I've just returned from the 2014 Information Architecture Summit, the 15th one. I first attended this event in 2001 in San Francisco, and I've been going ever since (barring illness).
I've pondered in the past why I keep going to the IA Summit. Most of my career inspiration has come from outside the field. There are no academic classes or tutorials offered. I don't hear about new research that expands our field. The program is nice, and there are some presentation that I enjoy, but its not the real reason I go to the summit.
The people are the real lure for the IA Summit. This is my tribe, these are my people, the one place I can go where I never, ever have to explain what I do. I don't have to apologize for being an introvert, for sitting back and listening. The structure of the summit supports people like me, with plenty of coffee breaks, hallway conversations and shared lunches. We welcome new people and have interesting conversations over food.
The 2014 IA Summit has changed many things for me.
In addition to hanging out with my peeps, I also heard many powerful messages. Some were formal presentations, others were hallway conversation. Until now, I thought I'd moved beyond IA. I thought my career growth would come from outside this domain and community. If I went back to school, I assumed it would have to be in another field.... Business administration. Cognitive Psychology. Computer Science. These aren't bad fields, and the knowledge they offer would be very beneficial to me. What troubles me is that I'm an information architect. I'm not an interaction designer, sociologist, psychologist, anthropologist, cognitive scientist, computer scientist or designer. I like those things and find them interesting, especially as they lend me tools to use to do what I do what I do best. But I don't identify as those things.
I'm an information architect. I framework. I listen. I understand. I explore. I clarify. I get overwhelmed by complexity. I doubt if things will ever become clear. I talk with others. I listen some more. I construct hypotheses. I build models. I wrangle oceans of information. I talk with users, customers, participants, members. I sketch. I ponder. I give up, but never for very long. I ask lots of questions. And I framework. Document, share, update, repeat.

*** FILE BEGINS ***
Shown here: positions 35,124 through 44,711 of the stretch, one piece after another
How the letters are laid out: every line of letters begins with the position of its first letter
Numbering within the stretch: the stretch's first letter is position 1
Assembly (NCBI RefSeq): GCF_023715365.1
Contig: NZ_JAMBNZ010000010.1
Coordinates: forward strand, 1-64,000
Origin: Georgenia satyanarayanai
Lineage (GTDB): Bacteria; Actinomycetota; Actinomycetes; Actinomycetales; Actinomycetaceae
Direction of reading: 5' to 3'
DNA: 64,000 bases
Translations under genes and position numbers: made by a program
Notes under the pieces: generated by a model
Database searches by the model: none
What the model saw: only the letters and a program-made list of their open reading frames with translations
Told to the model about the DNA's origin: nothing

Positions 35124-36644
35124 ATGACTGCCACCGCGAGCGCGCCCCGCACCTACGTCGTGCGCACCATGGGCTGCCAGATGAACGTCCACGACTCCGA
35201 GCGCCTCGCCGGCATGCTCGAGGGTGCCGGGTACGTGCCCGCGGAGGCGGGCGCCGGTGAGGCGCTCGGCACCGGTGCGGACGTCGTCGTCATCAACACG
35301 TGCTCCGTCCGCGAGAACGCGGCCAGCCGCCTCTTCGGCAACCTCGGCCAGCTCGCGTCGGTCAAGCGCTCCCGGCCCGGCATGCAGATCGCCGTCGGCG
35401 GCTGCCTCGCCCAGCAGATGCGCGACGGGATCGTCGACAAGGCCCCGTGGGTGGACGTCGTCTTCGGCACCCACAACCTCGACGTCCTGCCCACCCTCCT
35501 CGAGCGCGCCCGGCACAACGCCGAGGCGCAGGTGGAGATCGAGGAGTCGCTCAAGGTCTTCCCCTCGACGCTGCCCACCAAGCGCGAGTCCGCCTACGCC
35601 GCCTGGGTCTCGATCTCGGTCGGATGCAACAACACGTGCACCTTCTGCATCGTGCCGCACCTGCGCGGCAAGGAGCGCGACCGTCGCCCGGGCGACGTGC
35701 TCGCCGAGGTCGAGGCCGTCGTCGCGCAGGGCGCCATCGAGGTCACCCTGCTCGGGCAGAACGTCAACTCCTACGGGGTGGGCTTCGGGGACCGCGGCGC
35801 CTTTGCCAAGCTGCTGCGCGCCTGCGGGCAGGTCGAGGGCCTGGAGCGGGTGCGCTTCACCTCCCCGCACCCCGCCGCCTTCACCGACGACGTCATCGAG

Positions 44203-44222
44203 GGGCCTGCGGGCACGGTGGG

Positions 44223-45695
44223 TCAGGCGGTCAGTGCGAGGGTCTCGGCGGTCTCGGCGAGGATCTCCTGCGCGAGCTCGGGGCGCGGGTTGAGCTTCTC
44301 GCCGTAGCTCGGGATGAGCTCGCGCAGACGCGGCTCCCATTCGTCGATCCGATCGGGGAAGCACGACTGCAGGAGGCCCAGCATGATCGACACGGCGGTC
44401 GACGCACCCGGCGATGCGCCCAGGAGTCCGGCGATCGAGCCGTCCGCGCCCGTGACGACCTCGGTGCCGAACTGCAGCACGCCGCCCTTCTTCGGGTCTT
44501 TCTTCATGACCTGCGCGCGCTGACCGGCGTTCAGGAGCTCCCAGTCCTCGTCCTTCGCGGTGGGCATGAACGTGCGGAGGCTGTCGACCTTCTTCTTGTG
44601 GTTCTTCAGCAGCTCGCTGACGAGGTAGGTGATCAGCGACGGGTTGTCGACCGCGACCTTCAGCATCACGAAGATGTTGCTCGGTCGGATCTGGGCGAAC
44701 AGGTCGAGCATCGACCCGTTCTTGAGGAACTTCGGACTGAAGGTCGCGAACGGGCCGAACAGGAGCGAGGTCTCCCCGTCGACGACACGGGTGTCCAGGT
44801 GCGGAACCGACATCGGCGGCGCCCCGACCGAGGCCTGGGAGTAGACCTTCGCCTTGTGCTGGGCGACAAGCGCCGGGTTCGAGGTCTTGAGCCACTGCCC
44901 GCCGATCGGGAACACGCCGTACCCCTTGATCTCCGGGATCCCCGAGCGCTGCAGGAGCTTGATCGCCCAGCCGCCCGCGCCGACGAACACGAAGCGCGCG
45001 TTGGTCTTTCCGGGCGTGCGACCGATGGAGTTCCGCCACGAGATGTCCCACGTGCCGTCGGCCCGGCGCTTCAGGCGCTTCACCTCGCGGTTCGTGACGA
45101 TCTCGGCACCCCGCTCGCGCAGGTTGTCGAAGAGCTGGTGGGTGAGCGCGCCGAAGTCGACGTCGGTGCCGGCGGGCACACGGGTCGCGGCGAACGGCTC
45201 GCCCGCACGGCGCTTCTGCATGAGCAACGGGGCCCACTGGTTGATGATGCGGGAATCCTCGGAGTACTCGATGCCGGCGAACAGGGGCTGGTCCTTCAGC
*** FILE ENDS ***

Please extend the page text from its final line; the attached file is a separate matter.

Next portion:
What have I heard at the 2014 IA Summit that has provided me such relief? I heard that we've moved beyond the web but have kept our identity as information architects. I heard about reframing IA, designing for understanding, emphasizing context and many other things. Rather than talk about deliverables, we are talking about principles. We are demanding more substance from academia to clarify and extend these principles.
Andrea Resmini told me that IA's entered the mainstream when the web was born. We learned how to build intelligent navigation and search, promoted faceted classification and taxonomy. But we stagnated for a while and forgot to grow. Now, we are discovering that we don't just build navigation, we support wayfinding. We don't draw site maps, we show context. We don't build models, we support sense-making. And we can do this anywhere. We started with digital environments and are expanding from there. For example, I've architected future plans for non-profits, and revised messaging platforms for emerging startups, My current project is to create a culture of customer experience in a growing company, extending the company's vision within a framework centering the business around customer needs and goals. It's a messy project, with lots of ambiguity, false starts, and course corrections. But it's clear we are making a difference, helping others to make sense of how they fit in the company's vision and figuring out how to find their way within the organization.
This is the path I've taken, and until recently, I thought I was alone. I thought I needed to leave my chosen field in order to pursue the Next Step. But the 2014 IA Summit set me straight. Peter Morville summarized my feeling well:
"...there’s something about the summit that’s unsettling, and it’s not just that it’s hard to be new or that many of us are kinda off the map on the introvert scale. No, it’s deeper than that. People come to the summit and have a good time, but they leave with this uneasy feeling that they somehow missed something important. They don’t talk about it much. It’s actually a little embarrassing, so they bury it deep. And I feel bad for these folks. I want to reach out. I want to tell them a secret. You’re not alone. Really. Nobody understands information architecture. We don’t even know what it is. And that’s okay. That’s why we’re here."